Written by Jill Nossa, email@example.com Wednesday, 07 August 2013 00:00
Local residents may soon have safer streets for walking and biking, pending adoption of a bill that is meant to go to vote this week.
At the July 29 committee session of Nassau County Legislature a new bill was discussed that is aimed at keeping bike and pedestrian safety in mind. The basics of the law called “Complete Streets” have been adopted by other governments such as New York State and New York City. Since last year, when cyclists and runners voiced concerns about traffic safety on West Shore Road, Nassau County Legislator Delia DeRiggi-Whitton has met with advocates like Tri-State Transportation Campaign and CLIMB (Concerned Long Island Mountain Bicyclists). She hosted many such groups in her office and met with them on location out on dangerous streets.
Ryan Lynch, associate director for Tri-State Transportation Campaign, says that after talking to DeRiggi-Whitton, he proposed the road have a “shared road marking” which codifies the law in paint. He said they discussed the need for the Complete Streets policy in Nassau County, which he said has some of the deadliest roads for pedestrians and cyclists.
“A lot of roadways prohibit people from walking or biking safely,” Lynch says. “This provides them with options,” adding that it also reduces congestion and makes for a safer environment on the roads.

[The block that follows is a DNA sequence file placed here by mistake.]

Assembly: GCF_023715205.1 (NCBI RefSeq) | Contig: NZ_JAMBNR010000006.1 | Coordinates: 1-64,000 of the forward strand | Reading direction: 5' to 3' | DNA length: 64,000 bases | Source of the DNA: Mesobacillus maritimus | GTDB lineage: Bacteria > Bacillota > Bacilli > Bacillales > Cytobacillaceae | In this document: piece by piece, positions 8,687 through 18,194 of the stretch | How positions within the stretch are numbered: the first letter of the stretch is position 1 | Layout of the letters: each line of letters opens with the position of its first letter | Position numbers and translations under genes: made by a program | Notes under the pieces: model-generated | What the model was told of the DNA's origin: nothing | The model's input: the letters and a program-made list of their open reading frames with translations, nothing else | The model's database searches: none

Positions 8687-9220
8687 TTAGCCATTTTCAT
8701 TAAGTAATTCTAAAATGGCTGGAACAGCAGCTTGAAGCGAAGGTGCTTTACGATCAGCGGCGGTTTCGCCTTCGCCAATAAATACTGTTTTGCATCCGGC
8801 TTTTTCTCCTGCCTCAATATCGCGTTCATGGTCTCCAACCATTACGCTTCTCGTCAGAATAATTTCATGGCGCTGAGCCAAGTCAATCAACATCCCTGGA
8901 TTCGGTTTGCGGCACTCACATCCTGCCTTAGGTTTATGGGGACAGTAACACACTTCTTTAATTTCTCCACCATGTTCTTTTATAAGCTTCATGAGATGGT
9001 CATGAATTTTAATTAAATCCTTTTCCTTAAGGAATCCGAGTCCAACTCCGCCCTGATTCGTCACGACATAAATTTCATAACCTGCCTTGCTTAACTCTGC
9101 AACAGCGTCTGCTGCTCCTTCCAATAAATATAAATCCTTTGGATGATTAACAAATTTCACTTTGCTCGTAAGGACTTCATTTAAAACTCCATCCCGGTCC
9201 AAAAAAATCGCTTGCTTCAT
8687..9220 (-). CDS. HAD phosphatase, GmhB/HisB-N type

Lynch says that while the state law was passed in February 2012, it contains a loophole that exempts county roads from having to comply. Tri-State Transportation Campaign is working with municipalities and counties to create safer roads, and Lynch said Suffolk County adopted the bill last winter. He says that he is hopeful, after meeting with county legislators and County Executive Ed Mangano, that the bill will be adopted in Nassau as well.
Lynch explained that the Complete Streets policy is designed to promote a more balanced transportation system that will accommodate all users of the road.
Since West Shore Road has little to no shoulder, biking along the road is not safe. The law will require “sharrows” or pictures of bicycles with arrows educating drivers on the fact that is a shared road.
Legislator DeRiggi-Whitton said she first pushed the Nassau County Administration and Legislature to consider Complete Streets after talking to the advocacy groups last year.
“I am glad to see that this is likely to become reality now in Nassau,” DeRiggi-Whitton said. “I do wish they had included more safety provision in the West Shore Road design, however. I am advised that ‘easements’ could have been used to do more for cyclists and runners. In my opinion, they neglected West Shore Road until it fell in the water and then put out a contract that worked best for their connected road construction company. At least that road is slowly on the way to repair and at least this law looks like it will create better cycling areas in the future.”
“This is long overdue,” says Michael Vitti, CLIMB president, who says he has biked along West Shore road and it is “less than ideal.” He says they have asked for a reduced speed limit along the road, noting that a bicyclist’s “chance of survival is 80 percent if you get hit at 25 mph, and decreases with every speed increase.”
About the Complete Streets policy, he says “Nassau County is slow to adopt. The state of Oregon adopted the policy in 1971; this is not something new.”
He added his group is also advocating for a Complete Streets policy for the Town of Oyster Bay.